The Gulf War took a toll on the economy of the country. To tackle with the already grim economic situation owing to International Sanctions and to deflect criticism Saddam played the religion card.

Prime Minister Imran Khan more recently and Zia in the seventies also recklessly played the religion card for aforementioned reasons where changing the political make up is concerned. The MQM is an apt example of it in Pakistan. After Altaf Hussain’s speech of 22 August (2018), MQM’s leadership in Pakistan deliberately changed its political make up from a sub-nationalist to an anti-establishment party to a hyper nationalist pro-establishment party overnight. All these political strategies are aimed at gaining time and surviving politically.

Anyways, coming back to Iraq. Ban on women employment was put in place by Saddam’s regime to artificially reduce the unemployment numbers and to please the far right of the country.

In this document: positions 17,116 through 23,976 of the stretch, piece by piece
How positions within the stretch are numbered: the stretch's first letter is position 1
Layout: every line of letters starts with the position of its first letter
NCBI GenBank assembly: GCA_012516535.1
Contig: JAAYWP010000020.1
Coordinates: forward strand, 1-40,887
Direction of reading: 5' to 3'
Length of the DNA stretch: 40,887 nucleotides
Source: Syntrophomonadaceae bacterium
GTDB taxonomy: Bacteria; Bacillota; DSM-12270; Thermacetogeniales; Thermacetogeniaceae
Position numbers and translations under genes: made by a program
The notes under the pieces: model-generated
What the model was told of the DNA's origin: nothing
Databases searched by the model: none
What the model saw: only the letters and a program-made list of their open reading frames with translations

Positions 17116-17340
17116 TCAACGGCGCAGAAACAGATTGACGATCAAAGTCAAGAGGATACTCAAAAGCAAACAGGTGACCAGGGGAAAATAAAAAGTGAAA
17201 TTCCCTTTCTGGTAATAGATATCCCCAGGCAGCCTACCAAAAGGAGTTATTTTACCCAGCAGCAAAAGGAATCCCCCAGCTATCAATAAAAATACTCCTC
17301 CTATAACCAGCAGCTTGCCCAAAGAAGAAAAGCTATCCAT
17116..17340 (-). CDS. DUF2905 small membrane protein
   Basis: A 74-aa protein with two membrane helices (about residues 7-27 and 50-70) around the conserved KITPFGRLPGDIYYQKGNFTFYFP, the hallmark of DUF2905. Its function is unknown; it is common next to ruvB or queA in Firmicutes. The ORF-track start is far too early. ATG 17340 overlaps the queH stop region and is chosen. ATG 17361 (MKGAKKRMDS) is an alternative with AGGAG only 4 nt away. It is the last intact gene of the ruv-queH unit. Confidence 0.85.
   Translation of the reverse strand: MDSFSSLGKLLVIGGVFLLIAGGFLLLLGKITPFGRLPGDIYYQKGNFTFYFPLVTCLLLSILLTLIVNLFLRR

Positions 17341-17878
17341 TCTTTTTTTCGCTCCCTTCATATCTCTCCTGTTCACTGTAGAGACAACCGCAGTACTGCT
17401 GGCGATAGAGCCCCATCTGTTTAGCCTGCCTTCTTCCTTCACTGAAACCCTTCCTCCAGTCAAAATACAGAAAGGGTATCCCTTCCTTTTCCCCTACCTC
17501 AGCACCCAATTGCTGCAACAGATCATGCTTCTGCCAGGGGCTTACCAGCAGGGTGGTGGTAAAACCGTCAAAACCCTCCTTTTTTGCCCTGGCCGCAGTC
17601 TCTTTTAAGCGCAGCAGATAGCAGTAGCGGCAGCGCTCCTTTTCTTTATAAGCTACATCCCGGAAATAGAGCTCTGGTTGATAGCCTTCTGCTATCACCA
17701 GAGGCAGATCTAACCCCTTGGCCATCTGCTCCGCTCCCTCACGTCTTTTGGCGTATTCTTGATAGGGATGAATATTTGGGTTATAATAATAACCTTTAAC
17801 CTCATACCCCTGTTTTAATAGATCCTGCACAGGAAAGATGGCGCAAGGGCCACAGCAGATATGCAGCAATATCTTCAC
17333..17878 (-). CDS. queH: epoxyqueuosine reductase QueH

A pretty interesting phenomenon which Colonel Raybun, a US Military Intelligence Officer, observed was that Saddam Hussein assumed that the Baathists he was sending to Islamic Schools would stay loyal to the Baathist regime and he would be able to not only curtail but also control the Islamic movement which he feared could unsettle his regime. What he couldn’t foresee was that these Salafi Schools and teachings would supersede their secular Baathist convictions. They became more loyal to Salafism than to Baathism.

The faith campaign in the 90s followed by the US invasion of Iraq in 2003, especially its CPA head’s policy of de-baathification led to the creation of a monster called ‘ISIS’. US then started fighting the same monster it created while presenting itself as a force of good residing on a higher moral pedestal.